Acquired, Spasmodic and Acute Torticollis



There are many types of the Torticollis condition and on this page, we will discuss three of them: Acquired, Spasmodic and Acute. Congenital Muscular and Acquired are more common amongst children whereas Acute and Spasmodic are most common in adults however there have been cases where this has been disproven.

Acquired Torticollis

Acquired Torticollis develops later in infancy or childhood age.  This type of the condition can be caused due to muscle spasms or inflammation of the muscles. In contrast to Congenital Muscular, those with Acquired should not have facial asymmetry. The severity of this condition is dependent on each individual’s symptoms and should not be personally diagnosed as the condition could be benign or life-threatening.


  • Strenuous activity
  • Mild trauma
  • Sudden change in neck position
  • Muscle inflammation


  • Headache
  • Tilting of the chin to one side
  • Stiffness in the neck
  • Discomfort when turning the head


  • A soft collar also known as a cervical collar may be worn to provide suitable neck support and to keep the muscles warm and relaxed
  • A course of antibiotics
  • Muscle relaxants


Spasmodic Torticollis

Spasmodic Torticollis is an extremely painful chronic neurological disorder which is most common among adults who are 30-50 however some younger adults and older adults have been affected. Spasmodic happens over a long period and gets increasingly more painful over time. This condition is also known as cervical dystonia.


Spasmodic Torticollis is caused by incorrect messages being sent from the brain to the muscles which reacts in the form of spasms. Over time the spasms will increase in frequency and strength resulting in more permanent damage.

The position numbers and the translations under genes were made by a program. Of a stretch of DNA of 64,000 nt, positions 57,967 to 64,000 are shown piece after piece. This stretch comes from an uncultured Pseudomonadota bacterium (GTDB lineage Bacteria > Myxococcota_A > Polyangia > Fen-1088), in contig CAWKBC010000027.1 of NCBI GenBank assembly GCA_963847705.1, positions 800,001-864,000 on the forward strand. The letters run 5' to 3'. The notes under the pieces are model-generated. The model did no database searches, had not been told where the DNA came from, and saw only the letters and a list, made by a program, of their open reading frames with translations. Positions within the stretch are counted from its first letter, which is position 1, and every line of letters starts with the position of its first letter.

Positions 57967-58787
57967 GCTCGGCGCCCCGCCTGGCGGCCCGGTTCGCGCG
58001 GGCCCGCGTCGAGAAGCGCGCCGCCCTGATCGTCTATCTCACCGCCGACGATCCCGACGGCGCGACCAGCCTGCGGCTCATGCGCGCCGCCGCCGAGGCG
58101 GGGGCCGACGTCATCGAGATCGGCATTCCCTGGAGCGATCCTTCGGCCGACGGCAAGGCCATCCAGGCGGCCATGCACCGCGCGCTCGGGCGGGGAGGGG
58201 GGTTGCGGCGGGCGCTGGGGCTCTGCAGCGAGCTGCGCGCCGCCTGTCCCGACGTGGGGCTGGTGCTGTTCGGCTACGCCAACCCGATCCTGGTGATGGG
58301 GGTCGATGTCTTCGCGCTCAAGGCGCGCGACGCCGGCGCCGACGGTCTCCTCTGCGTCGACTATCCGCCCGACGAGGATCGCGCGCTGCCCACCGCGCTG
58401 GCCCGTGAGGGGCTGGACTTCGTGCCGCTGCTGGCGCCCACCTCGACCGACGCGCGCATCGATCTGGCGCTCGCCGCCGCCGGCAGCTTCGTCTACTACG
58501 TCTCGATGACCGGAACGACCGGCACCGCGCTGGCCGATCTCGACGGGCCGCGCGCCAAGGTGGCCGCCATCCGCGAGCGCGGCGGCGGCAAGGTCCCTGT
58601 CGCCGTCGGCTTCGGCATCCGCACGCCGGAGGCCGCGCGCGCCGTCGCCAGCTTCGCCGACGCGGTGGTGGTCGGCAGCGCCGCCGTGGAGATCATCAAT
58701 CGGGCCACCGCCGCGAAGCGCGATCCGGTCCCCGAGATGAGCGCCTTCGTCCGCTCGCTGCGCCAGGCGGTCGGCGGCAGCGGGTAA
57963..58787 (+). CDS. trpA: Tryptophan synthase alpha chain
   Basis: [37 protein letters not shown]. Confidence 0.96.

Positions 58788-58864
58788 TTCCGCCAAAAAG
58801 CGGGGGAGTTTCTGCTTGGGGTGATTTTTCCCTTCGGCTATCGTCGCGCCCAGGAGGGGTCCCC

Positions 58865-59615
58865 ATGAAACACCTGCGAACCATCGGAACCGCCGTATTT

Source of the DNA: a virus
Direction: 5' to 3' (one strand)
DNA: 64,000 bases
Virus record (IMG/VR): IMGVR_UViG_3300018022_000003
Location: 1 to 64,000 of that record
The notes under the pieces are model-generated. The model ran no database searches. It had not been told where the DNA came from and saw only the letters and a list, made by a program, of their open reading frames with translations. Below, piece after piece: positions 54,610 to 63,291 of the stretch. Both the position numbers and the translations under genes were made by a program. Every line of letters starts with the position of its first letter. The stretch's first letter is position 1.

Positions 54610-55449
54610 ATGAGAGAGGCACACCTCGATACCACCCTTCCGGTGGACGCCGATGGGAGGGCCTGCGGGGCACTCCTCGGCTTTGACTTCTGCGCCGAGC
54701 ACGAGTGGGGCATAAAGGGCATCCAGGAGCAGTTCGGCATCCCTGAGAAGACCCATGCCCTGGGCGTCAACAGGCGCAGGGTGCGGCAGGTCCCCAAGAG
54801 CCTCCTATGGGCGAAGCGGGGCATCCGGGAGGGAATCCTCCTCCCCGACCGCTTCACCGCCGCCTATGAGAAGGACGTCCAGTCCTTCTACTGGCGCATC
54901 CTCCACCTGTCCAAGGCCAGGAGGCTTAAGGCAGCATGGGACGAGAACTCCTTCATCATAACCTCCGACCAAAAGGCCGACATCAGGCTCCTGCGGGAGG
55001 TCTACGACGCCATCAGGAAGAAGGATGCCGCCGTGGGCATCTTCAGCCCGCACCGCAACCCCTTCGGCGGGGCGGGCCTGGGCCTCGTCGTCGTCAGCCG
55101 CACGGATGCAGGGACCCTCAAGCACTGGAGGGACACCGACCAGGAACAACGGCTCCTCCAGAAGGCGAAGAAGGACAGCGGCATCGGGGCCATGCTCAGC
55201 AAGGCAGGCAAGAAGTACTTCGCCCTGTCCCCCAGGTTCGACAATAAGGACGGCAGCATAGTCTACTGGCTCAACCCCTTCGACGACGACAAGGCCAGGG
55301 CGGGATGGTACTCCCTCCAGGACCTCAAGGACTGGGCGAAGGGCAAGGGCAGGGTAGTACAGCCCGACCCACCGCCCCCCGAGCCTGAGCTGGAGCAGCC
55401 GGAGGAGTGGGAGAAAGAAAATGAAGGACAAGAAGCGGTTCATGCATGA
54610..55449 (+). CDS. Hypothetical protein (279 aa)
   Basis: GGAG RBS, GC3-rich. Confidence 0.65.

There is no cure for Spasmodic Torticollis as of yet, however there are various treatments available to help you to manage the condition. If you are feel you or someone you know may be suffering with Spasmodic Torticollis, then visit your GP Practice for some personal advice as treatments may vary dependant on your symptoms. Treatments include:

  • Regular injections
  • Oral medications
  • Deep Brain Stimulation (DBS)
  • Physiotherapy

Acute Torticollis

Acute Torticollis is the most common form and on most occasions is nothing to worry about. Acute Torticollis is a common neck pain which is usually triggered by something as simple as your sleeping position the night before.  Waking up with a stiffness in your neck may be a sign of Acute Torticollis but if you are worried or in severe pain then visit your local GP for advice.


  • Sitting or sleeping in unusual positions or places such as sleeping on the sofa or on an uncomfortable mattress
  • Poor posture whether this is your stance or due to leaning over at a computer at work
  • Carrying heavy or unbalances goods, carrying too much shopping can often strain your back but commonly also affects your neck


Acute Torticollis requires no medical treatment and will usually disappear after a couple of days. If you can still feel a stiffness in one side of your neck after a week or more then visit your GP as there may be a more serious underlying problem. There are a few home treatments which you can apply to your everyday life to reduce your pain and risk of acquiring Acute Torticollis in the future:

  • Improve your posture, try sitting up straight and walking with your shoulders back
  • Try a firmer pillow that will support your head and neck whilst you sleep relieving any strain
  • Purchase a heat pack which will warm up your muscles and relieve any tension

Find the Right Treatment

If you are concerned about your baby’s ability to turn the head fully in both directions, seek the help of a paediatric Physiotherapist, Osteopath or Chiropractor. Technology in Motion can advise and help you to find appropriate treatment for this condition. Simply call them on 0330 100 1800 (local rate) or 0113 218 8030


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